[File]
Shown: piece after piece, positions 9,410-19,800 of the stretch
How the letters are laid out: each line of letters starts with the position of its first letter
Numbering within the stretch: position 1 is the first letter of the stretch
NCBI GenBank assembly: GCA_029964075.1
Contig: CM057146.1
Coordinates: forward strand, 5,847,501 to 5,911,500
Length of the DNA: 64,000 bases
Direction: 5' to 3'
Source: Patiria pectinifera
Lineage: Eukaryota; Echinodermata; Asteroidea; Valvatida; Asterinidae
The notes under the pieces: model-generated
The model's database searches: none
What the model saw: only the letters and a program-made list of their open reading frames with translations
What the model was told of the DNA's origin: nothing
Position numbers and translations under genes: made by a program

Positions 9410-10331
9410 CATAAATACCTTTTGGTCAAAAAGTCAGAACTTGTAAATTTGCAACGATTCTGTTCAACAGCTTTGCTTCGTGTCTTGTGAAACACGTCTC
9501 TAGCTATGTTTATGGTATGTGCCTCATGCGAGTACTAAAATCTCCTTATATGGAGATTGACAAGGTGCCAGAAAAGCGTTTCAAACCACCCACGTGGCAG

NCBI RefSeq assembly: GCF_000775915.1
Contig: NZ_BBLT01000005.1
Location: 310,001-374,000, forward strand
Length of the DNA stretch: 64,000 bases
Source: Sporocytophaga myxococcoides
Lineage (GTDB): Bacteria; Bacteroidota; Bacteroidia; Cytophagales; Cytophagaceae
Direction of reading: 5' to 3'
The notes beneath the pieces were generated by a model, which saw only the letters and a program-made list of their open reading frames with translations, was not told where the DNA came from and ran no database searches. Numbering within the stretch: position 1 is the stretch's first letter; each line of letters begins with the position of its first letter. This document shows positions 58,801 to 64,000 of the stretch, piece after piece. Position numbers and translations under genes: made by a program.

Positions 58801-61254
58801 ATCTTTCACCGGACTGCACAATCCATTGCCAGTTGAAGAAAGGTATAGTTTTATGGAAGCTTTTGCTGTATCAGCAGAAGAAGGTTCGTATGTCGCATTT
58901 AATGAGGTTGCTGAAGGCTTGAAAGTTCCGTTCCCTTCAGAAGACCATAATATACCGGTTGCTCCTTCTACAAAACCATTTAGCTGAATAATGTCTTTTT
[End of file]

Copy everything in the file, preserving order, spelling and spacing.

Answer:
Shown: piece after piece, positions 9,410-19,800 of the stretch
How the letters are laid out: each line of letters starts with the position of its first letter
Numbering within the stretch: position 1 is the first letter of the stretch
NCBI GenBank assembly: GCA_029964075.1
Contig: CM057146.1
Coordinates: forward strand, 5,847,501 to 5,911,500
Length of the DNA: 64,000 bases
Direction: 5' to 3'
Source: Patiria pectinifera
Lineage: Eukaryota; Echinodermata; Asteroidea; Valvatida; Asterinidae
The notes under the pieces: model-generated
The model's database searches: none
What the model saw: only the letters and a program-made list of their open reading frames with translations
What the model was told of the DNA's origin: nothing
Position numbers and translations under genes: made by a program

Positions 9410-10331
9410 CATAAATACCTTTTGGTCAAAAAGTCAGAACTTGTAAATTTGCAACGATTCTGTTCAACAGCTTTGCTTCGTGTCTTGTGAAACACGTCTC
9501 TAGCTATGTTTATGGTATGTGCCTCATGCGAGTACTAAAATCTCCTTATATGGAGATTGACAAGGTGCCAGAAAAGCGTTTCAAACCACCCACGTGGCAG

NCBI RefSeq assembly: GCF_000775915.1
Contig: NZ_BBLT01000005.1
Location: 310,001-374,000, forward strand
Length of the DNA stretch: 64,000 bases
Source: Sporocytophaga myxococcoides
Lineage (GTDB): Bacteria; Bacteroidota; Bacteroidia; Cytophagales; Cytophagaceae
Direction of reading: 5' to 3'
The notes beneath the pieces were generated by a model, which saw only the letters and a program-made list of their open reading frames with translations, was not told where the DNA came from and ran no database searches. Numbering within the stretch: position 1 is the stretch's first letter; each line of letters begins with the position of its first letter. This document shows positions 58,801 to 64,000 of the stretch, piece after piece. Position numbers and translations under genes: made by a program.

Positions 58801-61254
58801 ATCTTTCACCGGACTGCACAATCCATTGCCAGTTGAAGAAAGGTATAGTTTTATGGAAGCTTTTGCTGTATCAGCAGAAGAAGGTTCGTATGTCGCATTT
58901 AATGAGGTTGCTGAAGGCTTGAAAGTTCCGTTCCCTTCAGAAGACCATAATATACCGGTTGCTCCTTCTACAAAACCATTTAGCTGAATAATGTCTTTTT